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[css-scrollbars][css-scrollbars-1] Can we simplify to two scroll-*-color properties? #1960

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tantek opened this Issue Nov 8, 2017 · 15 comments

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tantek commented Nov 8, 2017

Can we simplify from seven scroll-*-color properties to just two? (roughly equivalent to foreground/background, stroke/fill)

It appears that scrollbar-face-color and scrollbar-base-color are used either directly for or as input in determining the other colors if the other colors are not set.

We should experiment to see if we can satisfy most use-cases with just two scroll-*-color properties.

In addition, real world examples (see Bugzilla 77790) appear to typically use just two colors (but repeat them across the seven properties).

Can we use those examples to help determine just which two properties we need for the 80/20?

(expressed by @upsuper and @smfr)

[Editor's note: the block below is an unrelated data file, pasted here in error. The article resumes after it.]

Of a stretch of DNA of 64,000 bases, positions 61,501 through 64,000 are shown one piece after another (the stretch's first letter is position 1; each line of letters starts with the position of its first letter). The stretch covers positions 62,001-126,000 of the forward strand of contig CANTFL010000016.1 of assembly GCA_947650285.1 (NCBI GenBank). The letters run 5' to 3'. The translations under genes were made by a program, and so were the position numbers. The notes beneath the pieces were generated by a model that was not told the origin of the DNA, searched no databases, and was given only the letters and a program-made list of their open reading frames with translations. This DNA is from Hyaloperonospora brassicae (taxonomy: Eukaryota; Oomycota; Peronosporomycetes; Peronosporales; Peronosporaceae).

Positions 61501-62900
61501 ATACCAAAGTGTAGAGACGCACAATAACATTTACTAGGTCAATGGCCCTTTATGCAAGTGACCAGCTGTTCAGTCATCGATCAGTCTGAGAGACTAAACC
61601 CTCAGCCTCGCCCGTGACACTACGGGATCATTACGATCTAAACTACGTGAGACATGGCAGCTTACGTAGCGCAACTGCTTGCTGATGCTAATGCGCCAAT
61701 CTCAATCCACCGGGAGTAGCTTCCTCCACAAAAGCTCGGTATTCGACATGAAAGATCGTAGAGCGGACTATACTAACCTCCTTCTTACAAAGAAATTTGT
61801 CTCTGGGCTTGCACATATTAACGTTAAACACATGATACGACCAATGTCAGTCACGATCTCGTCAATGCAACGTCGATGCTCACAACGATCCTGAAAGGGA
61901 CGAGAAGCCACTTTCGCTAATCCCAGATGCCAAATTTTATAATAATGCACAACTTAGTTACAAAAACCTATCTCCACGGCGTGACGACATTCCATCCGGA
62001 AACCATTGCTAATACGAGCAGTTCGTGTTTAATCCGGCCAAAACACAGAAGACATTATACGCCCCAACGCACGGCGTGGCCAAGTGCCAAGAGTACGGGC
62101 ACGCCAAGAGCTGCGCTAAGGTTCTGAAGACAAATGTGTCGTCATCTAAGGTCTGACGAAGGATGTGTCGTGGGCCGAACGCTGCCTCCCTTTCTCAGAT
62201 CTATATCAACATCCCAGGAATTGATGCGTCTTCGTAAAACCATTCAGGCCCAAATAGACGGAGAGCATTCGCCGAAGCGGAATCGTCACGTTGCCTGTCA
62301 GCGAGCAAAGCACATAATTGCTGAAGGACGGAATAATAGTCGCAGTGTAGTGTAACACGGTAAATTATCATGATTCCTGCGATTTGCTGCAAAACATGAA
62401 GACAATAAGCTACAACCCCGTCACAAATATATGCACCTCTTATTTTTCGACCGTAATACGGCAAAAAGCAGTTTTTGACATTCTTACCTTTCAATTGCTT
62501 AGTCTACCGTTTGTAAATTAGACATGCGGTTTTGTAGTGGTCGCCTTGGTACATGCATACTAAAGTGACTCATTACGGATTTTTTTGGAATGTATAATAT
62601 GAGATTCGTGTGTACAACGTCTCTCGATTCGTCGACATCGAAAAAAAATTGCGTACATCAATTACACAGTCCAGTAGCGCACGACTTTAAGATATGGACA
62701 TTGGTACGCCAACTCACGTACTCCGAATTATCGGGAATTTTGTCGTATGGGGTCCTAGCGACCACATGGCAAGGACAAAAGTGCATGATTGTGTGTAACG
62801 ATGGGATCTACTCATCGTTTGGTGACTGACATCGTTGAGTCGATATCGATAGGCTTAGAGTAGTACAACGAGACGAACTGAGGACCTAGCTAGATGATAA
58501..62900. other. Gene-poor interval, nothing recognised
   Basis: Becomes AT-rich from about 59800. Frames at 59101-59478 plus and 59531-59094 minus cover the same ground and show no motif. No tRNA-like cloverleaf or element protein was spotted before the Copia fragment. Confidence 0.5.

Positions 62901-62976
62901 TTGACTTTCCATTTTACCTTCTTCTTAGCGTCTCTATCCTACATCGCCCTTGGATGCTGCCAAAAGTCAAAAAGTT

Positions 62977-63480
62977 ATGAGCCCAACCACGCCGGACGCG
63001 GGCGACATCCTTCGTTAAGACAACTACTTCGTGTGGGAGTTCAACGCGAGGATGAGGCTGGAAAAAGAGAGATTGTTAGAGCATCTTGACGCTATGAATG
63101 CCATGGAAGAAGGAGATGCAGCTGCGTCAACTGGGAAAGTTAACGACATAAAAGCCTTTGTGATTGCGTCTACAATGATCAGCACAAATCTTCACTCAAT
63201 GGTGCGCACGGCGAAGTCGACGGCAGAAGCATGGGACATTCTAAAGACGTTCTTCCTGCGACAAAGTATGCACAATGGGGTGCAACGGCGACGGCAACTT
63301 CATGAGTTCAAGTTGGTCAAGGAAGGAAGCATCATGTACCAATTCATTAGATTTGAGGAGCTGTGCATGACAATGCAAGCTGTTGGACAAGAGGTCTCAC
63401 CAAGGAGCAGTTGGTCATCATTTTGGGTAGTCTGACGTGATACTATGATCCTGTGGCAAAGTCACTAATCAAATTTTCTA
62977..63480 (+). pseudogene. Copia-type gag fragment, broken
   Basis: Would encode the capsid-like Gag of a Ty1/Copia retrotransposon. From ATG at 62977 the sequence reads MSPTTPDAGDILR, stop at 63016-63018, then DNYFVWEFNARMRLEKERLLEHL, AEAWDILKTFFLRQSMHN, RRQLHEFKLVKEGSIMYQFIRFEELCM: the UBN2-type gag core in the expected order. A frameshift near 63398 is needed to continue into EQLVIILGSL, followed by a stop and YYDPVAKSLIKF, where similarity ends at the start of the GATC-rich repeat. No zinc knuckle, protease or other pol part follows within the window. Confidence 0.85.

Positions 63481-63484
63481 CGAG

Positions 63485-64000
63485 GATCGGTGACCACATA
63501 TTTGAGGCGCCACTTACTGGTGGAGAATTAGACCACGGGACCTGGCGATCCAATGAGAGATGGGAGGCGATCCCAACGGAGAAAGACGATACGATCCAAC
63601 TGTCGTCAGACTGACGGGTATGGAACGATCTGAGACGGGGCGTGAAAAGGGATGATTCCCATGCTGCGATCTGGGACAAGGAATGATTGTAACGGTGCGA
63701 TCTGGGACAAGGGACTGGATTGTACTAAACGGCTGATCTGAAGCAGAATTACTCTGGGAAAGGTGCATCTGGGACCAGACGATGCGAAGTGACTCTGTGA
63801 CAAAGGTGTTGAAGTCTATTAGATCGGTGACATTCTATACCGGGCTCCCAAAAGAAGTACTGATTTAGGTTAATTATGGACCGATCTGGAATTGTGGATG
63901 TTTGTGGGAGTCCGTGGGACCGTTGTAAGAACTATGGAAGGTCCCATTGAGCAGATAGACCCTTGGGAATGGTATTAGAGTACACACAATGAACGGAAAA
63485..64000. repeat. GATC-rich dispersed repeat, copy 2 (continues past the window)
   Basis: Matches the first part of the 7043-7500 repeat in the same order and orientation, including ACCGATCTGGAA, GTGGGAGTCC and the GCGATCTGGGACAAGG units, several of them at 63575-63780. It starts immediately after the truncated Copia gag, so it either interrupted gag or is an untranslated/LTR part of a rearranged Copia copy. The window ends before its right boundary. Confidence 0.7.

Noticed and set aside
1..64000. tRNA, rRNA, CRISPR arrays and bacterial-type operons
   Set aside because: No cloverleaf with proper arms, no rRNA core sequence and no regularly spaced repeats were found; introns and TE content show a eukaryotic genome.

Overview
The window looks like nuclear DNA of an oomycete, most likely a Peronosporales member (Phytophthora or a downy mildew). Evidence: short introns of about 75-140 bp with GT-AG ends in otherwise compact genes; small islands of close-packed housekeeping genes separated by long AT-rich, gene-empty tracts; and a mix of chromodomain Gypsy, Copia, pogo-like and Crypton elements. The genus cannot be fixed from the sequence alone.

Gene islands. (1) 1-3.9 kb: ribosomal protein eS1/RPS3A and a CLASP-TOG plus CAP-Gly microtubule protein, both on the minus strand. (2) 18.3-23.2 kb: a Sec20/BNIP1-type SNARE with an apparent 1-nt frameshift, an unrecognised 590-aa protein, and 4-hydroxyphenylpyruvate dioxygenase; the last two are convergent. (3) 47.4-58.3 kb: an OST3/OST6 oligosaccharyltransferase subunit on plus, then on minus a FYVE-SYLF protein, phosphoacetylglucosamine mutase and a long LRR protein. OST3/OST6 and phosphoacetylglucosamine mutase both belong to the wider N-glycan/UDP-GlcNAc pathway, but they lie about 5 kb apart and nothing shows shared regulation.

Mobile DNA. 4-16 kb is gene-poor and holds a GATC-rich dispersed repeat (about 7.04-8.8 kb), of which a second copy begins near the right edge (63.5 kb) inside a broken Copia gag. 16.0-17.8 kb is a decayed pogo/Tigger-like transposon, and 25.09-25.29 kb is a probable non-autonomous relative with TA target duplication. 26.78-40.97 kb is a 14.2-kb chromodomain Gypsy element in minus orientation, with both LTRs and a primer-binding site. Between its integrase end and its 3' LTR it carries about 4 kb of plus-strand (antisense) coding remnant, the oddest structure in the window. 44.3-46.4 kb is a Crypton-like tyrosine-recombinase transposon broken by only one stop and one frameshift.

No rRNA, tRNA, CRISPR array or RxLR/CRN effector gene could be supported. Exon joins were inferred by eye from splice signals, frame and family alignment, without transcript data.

Update: tracking examples and which properties / unique colors they use here:

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tantek commented Nov 10, 2017

The flow of which properties auto-set which others, from http://www.howtocreate.co.uk/tutorials/scrlbar.html we can derive these:

  • scrollbar-base-color vvv

    • scrollbar-3dlight-color
    • scrollbar-face-color
    • scrollbar-highlight-color
    • scrollbar-shadow-color
    • will also turn scrollbar-darkshadow-color black if it is not already (OS dependent)
  • scrollbar-face-color and scrollbar-highlight-color vvv

    • scrollbar-track-color

Unspecified (where it comes from)

  • scrollbar-arrow-color

tantek added a commit that referenced this issue Nov 14, 2017

likely reduction in properties to 2-3 per research
likely reduction in properties to 2-3 per research, link issue #1960 and research so far, encouragement for contributions
@nt1m